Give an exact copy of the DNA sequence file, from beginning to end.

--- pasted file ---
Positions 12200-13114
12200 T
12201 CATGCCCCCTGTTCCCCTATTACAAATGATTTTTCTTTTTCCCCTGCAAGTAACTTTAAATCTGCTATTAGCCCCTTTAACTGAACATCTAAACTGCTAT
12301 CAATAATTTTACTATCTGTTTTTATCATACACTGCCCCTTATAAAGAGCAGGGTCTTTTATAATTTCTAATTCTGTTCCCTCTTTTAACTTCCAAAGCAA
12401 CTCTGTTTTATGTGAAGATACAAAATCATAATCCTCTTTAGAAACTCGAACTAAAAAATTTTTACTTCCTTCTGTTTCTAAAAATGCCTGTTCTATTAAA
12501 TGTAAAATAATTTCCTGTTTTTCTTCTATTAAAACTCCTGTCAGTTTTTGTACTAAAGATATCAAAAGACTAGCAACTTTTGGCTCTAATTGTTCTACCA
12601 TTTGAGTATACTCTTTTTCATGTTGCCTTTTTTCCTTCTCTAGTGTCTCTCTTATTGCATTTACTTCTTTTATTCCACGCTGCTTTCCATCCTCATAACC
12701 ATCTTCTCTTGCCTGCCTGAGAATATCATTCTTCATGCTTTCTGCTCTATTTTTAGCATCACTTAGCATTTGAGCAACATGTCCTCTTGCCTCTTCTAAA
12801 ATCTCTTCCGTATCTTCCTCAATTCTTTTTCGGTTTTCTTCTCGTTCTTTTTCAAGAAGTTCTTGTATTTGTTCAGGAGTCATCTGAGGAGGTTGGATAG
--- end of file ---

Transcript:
Positions 12200-13114
12200 T
12201 CATGCCCCCTGTTCCCCTATTACAAATGATTTTTCTTTTTCCCCTGCAAGTAACTTTAAATCTGCTATTAGCCCCTTTAACTGAACATCTAAACTGCTAT
12301 CAATAATTTTACTATCTGTTTTTATCATACACTGCCCCTTATAAAGAGCAGGGTCTTTTATAATTTCTAATTCTGTTCCCTCTTTTAACTTCCAAAGCAA
12401 CTCTGTTTTATGTGAAGATACAAAATCATAATCCTCTTTAGAAACTCGAACTAAAAAATTTTTACTTCCTTCTGTTTCTAAAAATGCCTGTTCTATTAAA
12501 TGTAAAATAATTTCCTGTTTTTCTTCTATTAAAACTCCTGTCAGTTTTTGTACTAAAGATATCAAAAGACTAGCAACTTTTGGCTCTAATTGTTCTACCA
12601 TTTGAGTATACTCTTTTTCATGTTGCCTTTTTTCCTTCTCTAGTGTCTCTCTTATTGCATTTACTTCTTTTATTCCACGCTGCTTTCCATCCTCATAACC
12701 ATCTTCTCTTGCCTGCCTGAGAATATCATTCTTCATGCTTTCTGCTCTATTTTTAGCATCACTTAGCATTTGAGCAACATGTCCTCTTGCCTCTTCTAAA
12801 ATCTCTTCCGTATCTTCCTCAATTCTTTTTCGGTTTTCTTCTCGTTCTTTTTCAAGAAGTTCTTGTATTTGTTCAGGAGTCATCTGAGGAGGTTGGATAG